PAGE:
Ryan Husak received a Master’s of Science in Communication Sciences and Disorders from the University of Kentucky (UK) in May 2012. He was introduced to the Evergreen family during clinical rotations, making quite the impression on staff and patients. Per one resident, “He doesn’t act like he knows everything, makes you feel special and that you are doing things right, advancing some.”
In August 2012, he will begin the Rehabilitation Sciences Doctoral Program at the University of Kentucky. Ryan is interested in clinical research and rehabilitative treatment for adults with aphasia and other acquired neurogenic communication disorders. He has experience in working with adults with communication impairments at a variety of settings, including the University of Kentucky Aphasia Program, University of Kentucky Hospital, Northpoint Healthcare Center, and Royal Manor Nursing Home.
As part of a Master's thesis, Ryan completed a treatment study (described below) involving three participants with chronic non-fluent Broca's aphasia. Findings from this study were presented at the 2012 Clinical Aphasiology Conference poster session and have been accepted as an intermediate level technical research paper for the 2012 ASHA Convention.
Title: Quantifying syntactic effects of Response Elaboration Training
Three subjects with Broca’s aphasia received Response Elaboration Training (RET). Treatment effects were quantified with a sentence production task (SPT). Subjects improved the syntactic complexity, accuracy, and content of their sentence productions. Findings suggest RET generalizes to skills not specifically addressed in treatment and support the clinical utility of RET.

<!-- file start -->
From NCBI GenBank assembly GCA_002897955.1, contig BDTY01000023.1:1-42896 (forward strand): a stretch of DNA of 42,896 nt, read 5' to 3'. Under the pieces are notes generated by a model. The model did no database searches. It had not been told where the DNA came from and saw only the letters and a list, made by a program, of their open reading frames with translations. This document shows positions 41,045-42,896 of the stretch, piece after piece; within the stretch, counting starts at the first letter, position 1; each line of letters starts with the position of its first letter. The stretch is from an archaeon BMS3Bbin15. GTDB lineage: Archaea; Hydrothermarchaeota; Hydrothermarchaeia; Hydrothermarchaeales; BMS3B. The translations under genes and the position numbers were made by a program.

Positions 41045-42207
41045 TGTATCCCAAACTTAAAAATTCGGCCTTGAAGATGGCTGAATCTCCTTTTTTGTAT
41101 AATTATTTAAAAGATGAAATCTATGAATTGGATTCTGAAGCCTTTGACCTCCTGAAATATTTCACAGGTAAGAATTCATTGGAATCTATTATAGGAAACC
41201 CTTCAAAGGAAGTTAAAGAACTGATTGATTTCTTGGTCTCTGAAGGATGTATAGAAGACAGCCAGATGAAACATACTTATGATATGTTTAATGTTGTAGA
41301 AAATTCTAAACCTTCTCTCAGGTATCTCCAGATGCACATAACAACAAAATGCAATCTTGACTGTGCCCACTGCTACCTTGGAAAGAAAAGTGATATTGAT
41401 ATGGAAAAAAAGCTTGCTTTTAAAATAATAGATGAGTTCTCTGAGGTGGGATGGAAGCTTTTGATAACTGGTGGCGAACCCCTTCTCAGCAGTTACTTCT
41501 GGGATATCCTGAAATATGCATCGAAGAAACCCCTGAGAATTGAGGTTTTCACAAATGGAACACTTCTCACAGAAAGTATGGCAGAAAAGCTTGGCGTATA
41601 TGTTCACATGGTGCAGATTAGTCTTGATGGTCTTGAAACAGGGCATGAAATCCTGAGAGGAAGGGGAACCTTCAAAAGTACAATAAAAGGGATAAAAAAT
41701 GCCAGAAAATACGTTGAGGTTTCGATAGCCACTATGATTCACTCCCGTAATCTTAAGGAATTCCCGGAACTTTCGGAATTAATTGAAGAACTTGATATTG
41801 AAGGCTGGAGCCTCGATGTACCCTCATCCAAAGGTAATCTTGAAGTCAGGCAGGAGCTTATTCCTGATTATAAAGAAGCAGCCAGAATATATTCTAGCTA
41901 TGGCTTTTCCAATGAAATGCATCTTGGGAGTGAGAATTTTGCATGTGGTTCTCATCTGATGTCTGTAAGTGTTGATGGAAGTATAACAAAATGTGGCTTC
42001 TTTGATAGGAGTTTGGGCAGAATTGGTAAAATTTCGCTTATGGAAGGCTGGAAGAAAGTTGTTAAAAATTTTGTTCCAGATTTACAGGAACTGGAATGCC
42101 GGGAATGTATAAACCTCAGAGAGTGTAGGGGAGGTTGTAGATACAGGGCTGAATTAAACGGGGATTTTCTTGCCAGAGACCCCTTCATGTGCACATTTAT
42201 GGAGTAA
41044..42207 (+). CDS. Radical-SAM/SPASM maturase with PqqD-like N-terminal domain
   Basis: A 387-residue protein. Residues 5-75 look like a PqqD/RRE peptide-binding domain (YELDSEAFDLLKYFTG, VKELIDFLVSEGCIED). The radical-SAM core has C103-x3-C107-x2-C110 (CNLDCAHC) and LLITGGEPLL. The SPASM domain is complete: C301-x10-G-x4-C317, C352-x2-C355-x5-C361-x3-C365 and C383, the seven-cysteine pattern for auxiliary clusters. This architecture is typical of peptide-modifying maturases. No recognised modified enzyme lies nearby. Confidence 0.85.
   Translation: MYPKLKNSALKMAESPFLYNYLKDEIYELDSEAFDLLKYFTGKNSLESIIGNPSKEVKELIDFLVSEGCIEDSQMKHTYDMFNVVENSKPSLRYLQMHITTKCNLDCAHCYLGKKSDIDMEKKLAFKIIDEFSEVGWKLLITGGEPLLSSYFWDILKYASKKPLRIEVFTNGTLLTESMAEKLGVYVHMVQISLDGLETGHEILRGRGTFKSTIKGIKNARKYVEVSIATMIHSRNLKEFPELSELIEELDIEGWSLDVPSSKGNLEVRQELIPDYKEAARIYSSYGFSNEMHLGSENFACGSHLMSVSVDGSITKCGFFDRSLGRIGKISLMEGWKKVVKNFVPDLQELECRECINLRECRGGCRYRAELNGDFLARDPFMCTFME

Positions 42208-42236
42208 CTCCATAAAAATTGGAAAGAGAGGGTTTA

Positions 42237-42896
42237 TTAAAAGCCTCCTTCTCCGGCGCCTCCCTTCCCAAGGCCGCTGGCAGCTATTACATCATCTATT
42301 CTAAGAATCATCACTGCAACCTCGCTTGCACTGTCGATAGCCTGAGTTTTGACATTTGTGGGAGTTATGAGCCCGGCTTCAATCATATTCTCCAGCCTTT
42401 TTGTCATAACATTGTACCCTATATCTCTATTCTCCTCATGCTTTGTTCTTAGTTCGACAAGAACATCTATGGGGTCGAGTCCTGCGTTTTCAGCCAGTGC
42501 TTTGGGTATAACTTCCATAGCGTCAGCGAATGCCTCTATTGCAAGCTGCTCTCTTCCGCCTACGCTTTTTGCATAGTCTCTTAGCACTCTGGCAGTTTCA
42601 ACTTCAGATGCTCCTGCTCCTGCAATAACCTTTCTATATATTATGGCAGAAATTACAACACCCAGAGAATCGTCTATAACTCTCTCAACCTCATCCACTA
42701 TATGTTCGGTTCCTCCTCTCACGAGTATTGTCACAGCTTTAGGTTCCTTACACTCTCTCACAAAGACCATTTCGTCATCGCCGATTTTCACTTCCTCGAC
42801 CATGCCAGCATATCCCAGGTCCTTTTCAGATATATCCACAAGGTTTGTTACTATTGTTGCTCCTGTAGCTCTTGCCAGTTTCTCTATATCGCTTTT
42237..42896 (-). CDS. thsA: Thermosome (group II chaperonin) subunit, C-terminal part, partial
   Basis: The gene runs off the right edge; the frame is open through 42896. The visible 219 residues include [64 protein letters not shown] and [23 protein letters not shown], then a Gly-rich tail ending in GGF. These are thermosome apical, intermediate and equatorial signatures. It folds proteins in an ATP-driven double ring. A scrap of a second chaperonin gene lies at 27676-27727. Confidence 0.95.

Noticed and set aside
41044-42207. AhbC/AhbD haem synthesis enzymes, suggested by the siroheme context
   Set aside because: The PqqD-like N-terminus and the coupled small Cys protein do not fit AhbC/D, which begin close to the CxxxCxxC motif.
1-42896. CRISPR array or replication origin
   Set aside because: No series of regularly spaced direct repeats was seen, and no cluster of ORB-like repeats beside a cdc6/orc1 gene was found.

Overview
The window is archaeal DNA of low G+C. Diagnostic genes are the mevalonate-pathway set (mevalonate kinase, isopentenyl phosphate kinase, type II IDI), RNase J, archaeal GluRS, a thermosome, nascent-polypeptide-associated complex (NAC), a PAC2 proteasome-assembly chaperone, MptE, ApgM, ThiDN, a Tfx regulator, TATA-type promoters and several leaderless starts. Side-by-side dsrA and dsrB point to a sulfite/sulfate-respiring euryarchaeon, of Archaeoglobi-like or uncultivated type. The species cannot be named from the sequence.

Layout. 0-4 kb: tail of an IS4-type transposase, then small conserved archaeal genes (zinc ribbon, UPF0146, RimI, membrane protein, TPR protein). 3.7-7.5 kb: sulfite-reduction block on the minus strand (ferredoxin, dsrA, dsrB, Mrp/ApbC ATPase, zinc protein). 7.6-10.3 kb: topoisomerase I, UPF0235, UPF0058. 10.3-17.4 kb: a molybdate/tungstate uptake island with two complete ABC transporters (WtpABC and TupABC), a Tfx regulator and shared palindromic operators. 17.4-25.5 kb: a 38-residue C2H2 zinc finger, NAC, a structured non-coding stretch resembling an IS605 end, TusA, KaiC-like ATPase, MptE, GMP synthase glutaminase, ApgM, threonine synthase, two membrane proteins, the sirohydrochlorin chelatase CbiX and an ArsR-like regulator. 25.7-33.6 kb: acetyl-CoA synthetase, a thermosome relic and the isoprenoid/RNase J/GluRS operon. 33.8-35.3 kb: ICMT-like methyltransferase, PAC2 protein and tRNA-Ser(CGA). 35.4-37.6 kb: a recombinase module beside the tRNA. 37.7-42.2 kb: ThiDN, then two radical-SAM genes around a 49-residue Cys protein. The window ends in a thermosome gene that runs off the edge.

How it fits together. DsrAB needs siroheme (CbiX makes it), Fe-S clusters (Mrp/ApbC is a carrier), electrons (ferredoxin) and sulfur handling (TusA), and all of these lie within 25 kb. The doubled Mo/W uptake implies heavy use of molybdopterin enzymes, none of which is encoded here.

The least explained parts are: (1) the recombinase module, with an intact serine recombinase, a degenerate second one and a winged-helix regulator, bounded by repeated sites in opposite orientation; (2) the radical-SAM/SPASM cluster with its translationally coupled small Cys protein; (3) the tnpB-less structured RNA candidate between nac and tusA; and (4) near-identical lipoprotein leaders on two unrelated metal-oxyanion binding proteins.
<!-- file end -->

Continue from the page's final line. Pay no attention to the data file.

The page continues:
Response Elaboration Training (RET; Kearns, 1985, 1986) is a content-driven treatment for individuals with aphasia. Kearns and colleagues indicate RET’s unique “loose training” paradigm increases the amount of verbal information produced by individuals with non-fluent Broca’s aphasia in response to picture stimuli (Gaddie, Kearns, & Yedor, 1991; Kearns, 1985, 1986; Kearns & Scher, 1989; Kearns & Yedor, 1991; Nessler, 2009), and that in some cases, RET effects generalize to other speaking partners, stimuli, and settings (Bennett, Wambaugh, & Nessler, 2005; Gaddie et al., 1991; Kearns & Yedor, 1991). Little is known about the impact of RET’s loose training procedures on syntactic performance. One reason for this is that RET effects are usually quantified by having the participant describe the pictures without clinician prompts. The use of the picture description task not only makes it difficult to examine changes in syntactic performance, it also limits conclusions that can be drawn about the effectiveness of RET and its generalizability because the same pictures used in treatment are also used to measure its effects. The present study examined the effectiveness and generalizability of RET on speaking performance of individuals with non-fluent Broca’s aphasia with a sentence production task (SPT) that did not provide picture support.
Ryan received two awards for his research project: (1) the 2012 Robinson Graduate Award for Research Creativity and (2) the National Institute on Deafness and Other Communication Disorders (NIDCD)-funded Student Fellowship for the Research Symposium in Clinical Aphasiology (RSCA), 2012. After completing the RHB doctoral program, he plans to conduct research at a university clinic and mentor students in clinical aphasiology.
In his free time, he enjoys playing table tennis, brewing beer, cooking vegetarian, reading, and hanging out with his significant other Amy Staebler.